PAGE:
About This Condition
Diabetes mellitus is the reduced ability, or inability, to metabolize carbohydrates resulting from inadequate insulin production or utilization. Several types of diabetes exist: type 1, type 2, and gestational. This article concerns type 1 diabetes, in which autoimmune destruction of the beta cells of the pancreas results in insulin deficiency.
People with all forms of diabetes face increased risks of an array of complications due to chronically elevated blood glucose levels (hyperglycemia). Long-term hyperglycemia related to type 1 diabetes increases the risk of cardiovascular disease, stroke, kidney and nerve damage, Alzheimer's disease, poor wound healing, infections, and eye problems including retinopathy and cataracts.1,2,3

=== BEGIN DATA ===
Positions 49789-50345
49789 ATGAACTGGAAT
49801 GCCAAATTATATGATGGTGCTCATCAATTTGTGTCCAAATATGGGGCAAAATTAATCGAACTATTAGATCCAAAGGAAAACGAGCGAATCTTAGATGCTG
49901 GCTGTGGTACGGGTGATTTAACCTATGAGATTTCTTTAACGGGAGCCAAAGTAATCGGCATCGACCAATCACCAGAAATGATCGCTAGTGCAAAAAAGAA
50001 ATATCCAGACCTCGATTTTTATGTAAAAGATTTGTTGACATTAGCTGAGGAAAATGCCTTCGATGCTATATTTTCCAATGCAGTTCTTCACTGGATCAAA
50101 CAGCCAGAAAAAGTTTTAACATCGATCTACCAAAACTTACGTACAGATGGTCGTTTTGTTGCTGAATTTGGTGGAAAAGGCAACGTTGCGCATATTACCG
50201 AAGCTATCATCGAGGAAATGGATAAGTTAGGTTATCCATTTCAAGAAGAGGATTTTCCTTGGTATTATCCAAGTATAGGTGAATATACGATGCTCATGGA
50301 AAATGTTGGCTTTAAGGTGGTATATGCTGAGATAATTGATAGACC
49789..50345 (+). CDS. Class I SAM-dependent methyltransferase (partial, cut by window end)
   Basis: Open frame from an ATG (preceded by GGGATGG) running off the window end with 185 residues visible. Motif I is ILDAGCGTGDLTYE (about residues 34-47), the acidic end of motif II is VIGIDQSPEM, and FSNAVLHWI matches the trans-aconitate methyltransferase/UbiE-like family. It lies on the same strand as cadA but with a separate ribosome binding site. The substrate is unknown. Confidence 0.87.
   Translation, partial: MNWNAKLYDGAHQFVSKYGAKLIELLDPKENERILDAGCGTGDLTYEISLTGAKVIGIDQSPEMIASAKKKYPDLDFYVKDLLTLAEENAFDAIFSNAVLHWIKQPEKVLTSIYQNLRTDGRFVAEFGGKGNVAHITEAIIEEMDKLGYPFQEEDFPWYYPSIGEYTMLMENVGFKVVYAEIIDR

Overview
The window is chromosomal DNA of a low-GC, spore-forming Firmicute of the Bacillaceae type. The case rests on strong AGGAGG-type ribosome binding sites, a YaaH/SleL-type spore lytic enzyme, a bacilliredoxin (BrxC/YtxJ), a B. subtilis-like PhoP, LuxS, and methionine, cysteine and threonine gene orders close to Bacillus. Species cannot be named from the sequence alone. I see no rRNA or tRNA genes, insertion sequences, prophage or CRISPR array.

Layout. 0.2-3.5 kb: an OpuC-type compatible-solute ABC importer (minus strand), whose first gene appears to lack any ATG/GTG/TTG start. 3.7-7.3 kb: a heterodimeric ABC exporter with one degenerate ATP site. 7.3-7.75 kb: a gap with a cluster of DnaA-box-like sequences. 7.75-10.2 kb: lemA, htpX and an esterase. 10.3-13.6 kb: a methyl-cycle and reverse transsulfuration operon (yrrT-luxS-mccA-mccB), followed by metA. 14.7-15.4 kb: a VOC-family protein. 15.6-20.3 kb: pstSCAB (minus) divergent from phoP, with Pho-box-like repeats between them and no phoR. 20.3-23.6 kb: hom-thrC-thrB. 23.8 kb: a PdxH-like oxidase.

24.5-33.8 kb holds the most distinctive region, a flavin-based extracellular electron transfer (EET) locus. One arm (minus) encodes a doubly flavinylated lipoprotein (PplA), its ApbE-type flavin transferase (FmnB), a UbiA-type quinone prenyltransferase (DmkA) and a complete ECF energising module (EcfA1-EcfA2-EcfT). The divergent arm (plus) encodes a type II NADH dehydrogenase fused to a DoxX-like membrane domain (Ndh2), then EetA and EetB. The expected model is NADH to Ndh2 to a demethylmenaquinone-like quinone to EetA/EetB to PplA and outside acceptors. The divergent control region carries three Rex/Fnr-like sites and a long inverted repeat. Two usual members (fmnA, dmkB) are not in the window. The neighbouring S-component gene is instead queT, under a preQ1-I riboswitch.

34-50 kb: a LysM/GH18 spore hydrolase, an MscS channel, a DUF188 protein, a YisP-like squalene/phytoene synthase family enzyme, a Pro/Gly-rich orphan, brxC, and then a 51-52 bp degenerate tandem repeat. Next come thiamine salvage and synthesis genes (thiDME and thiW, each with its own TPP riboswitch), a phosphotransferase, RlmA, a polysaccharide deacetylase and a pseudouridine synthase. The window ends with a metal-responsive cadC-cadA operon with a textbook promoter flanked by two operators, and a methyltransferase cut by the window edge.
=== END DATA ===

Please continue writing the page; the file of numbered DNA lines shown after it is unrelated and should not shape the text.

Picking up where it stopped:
People with type 1 diabetes need insulin replacement and should work with the doctor prescribing their insulin before using any of the lifestyle or dietary changes mentioned in this article. Any change that makes the body more responsive to insulin could require adjustments in insulin dosage that the treating physician must supervise.4